UCLA Family Medicine Department receives $300,000 from Robert Wood Johnson Foundation

December 15, 2006

The UCLA Department of Family Medicine, under the direction of Principal Investigator Michael A. Rodriguez, MD, MPH, is receiving a two-year, $300,000 grant from Finding Answers: Disparities Research for Change, a National Program Office of the Robert Wood Johnson Foundation (RWJF) housed at the University of Chicago that evaluates interventions aimed at eliminating racial and ethnic health care disparities in local communities. Ten other organizations from around the country will receive similar grants from Finding Answers/RWJF. The organizations were selected from a pool of 178 submitted proposals.

"We are pleased to join the Foundation and its Finding Answers program in working to eliminate disparities in the U.S. health care system," said Michael Rodriguez. "The funds from this grant will help the Departments of Family Medicine at both UCLA and Charles R. Drew University to evaluate our current interventions to learn whether they are effective in equalizing care for all our patients."

The Finding Answers/RWJF grant will allow the UCLA Department of Family Medicine to evaluate its current efforts in order to improve the care of minority patients suffering from depression, a disease for which evidence of racial and ethnic disparities in care is strong and the recommended standard of care is clear.

"There is an urgent need to move beyond documenting the existence of health care disparities and start finding solutions that will eliminate them," said Marshall H. Chin, M.D., M.P.H., associate professor of medicine at the University of Chicago, Department of Medicine and the Center for Health and the Social Sciences, as well as the director of the Finding Answers program. "With the joint effort of these grantees and the health care community, we will identify innovative, replicable and sustainable approaches to reducing racial and ethnic disparities in health care."

The results of the UCLA and Drew Departments of Family Medicine's research will help Finding Answers and RWJF understand what works or does not work to improve health care for minority patients. The information UCLA and Drew and the other 10 grantees provide to Finding Answers will include obstacles to and solutions for implementing a tested intervention, start-up and maintenance costs for the intervention, and staff training needs. Finding Answers will evaluate the results and related information and then inform health care stakeholders, doctors, hospitals and health plans about promising interventions that demonstrate potential to reduce racial and ethnic disparities in health care. The majority of the 178 proposals submitted to Finding Answers/RWJF included interventions involving health care policy, health care organizations, providers, patients and direct community linkages to the health care system. All were evaluated and selected based on the following factors: strength of the intervention, demographics of the institution, institutional commitment to addressing disparities in health care and improving quality of care overall, data collection capacity, and the scientific quality of the proposed research project.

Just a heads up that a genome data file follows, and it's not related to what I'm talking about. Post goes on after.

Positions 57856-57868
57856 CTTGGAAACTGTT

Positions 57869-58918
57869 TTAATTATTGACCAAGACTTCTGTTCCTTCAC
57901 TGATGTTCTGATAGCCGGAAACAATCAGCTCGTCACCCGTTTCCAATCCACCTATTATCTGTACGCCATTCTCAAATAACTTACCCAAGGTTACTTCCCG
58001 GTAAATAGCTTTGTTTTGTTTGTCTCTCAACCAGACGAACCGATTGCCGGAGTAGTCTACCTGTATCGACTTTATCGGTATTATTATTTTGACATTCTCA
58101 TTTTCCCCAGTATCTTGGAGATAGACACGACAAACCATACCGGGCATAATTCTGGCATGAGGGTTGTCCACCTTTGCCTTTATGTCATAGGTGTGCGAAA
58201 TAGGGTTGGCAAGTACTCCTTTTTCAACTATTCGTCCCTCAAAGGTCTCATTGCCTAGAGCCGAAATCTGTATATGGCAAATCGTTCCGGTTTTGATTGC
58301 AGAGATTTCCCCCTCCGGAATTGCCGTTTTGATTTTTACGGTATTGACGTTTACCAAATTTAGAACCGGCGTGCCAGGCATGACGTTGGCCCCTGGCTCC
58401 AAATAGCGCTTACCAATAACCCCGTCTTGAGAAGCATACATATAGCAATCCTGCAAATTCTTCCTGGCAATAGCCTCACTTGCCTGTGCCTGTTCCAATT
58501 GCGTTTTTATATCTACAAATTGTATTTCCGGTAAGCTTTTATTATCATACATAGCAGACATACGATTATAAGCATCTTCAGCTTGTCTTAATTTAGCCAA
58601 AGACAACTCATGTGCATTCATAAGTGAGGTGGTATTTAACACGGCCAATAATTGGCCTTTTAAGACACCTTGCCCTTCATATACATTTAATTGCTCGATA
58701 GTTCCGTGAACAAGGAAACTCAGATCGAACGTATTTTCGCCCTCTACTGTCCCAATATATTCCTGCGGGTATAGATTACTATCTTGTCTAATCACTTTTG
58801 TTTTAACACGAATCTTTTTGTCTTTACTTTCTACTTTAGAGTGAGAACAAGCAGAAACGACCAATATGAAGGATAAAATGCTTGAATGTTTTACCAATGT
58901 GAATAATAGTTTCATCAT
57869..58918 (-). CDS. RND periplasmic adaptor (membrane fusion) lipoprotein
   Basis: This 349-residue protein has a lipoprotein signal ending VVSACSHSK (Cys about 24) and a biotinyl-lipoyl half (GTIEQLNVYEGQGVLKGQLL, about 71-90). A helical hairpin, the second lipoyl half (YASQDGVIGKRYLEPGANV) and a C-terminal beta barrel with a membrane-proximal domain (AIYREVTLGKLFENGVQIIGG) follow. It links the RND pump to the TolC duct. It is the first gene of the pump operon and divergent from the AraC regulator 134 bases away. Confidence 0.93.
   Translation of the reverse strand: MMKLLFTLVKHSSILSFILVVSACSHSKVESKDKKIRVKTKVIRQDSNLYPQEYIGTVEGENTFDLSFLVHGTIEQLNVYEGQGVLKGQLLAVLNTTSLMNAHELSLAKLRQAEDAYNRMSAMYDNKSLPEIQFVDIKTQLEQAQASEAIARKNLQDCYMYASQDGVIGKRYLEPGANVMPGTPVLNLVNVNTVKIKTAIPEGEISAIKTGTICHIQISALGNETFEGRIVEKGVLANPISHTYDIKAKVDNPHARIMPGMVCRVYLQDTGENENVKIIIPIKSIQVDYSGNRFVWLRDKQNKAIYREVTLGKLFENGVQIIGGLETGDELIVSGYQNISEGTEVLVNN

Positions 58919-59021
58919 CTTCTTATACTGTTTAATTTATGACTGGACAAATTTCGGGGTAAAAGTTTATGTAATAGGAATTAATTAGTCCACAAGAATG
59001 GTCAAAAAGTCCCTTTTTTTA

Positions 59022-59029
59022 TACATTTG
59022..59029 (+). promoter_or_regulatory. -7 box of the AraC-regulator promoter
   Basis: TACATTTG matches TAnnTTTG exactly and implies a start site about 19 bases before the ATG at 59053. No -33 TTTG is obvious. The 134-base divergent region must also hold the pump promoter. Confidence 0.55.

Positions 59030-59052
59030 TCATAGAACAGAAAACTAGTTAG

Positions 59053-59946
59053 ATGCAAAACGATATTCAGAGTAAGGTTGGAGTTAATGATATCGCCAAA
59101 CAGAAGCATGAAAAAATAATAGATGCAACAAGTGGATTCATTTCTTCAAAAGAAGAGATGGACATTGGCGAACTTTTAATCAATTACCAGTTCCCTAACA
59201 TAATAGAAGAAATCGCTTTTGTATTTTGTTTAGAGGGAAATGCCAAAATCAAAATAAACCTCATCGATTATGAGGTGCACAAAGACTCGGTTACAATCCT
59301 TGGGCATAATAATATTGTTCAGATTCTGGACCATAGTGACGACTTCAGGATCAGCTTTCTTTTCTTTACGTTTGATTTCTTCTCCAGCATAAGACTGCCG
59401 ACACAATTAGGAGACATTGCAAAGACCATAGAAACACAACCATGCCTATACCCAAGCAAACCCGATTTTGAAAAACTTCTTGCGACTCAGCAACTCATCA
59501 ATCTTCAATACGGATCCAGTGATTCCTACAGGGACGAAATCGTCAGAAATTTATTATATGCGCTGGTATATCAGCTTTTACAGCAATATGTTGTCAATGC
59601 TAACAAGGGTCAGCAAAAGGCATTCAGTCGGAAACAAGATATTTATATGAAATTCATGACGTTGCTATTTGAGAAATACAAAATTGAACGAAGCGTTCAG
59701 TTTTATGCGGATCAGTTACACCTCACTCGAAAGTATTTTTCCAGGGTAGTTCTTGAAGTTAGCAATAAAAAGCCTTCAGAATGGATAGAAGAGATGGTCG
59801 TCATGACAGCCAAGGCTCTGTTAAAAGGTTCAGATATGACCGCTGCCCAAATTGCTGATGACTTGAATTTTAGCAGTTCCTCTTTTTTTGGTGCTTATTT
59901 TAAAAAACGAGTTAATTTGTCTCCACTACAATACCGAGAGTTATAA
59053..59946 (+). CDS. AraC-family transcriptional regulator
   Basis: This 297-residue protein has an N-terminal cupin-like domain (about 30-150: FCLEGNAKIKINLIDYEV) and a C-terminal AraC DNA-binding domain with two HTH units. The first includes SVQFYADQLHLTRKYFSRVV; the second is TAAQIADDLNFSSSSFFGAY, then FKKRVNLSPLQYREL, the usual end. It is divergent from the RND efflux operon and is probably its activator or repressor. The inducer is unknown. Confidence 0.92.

The 10 other grant recipients are:
To learn more about the UCLA Department of Family Medicine visit http://fm.mednet.ucla.edu/index.asp.

Finding Answers: Disparities Research for Change is a research and tracking program funded by the Robert Wood Johnson Foundation and based at the University of Chicago. The program is the cornerstone of the Foundation's strategy to reduce racial and ethnic disparities in health care by 2008. To learn more about Finding Answers and other initiatives dedicated to eliminating disparities in health care, visit www.SolvingDisparities.org.

The Robert Wood Johnson Foundation focuses on the pressing health and health care issues facing our country. As the nation's largest philanthropy devoted exclusively to improving the health and health care of all Americans, the Foundation works with a diverse group of organizations and individuals to identify solutions and achieve comprehensive, meaningful and timely change. For more than 30 years, the Foundation has brought experience, commitment, and a rigorous, balanced approach to the problems that affect the health and health care of those it serves. When it comes to helping Americans lead healthier lives and get the care they need, the Foundation expects to make a difference in your lifetime. For more information, visit www.rwjf.org.

University of California - Los Angeles

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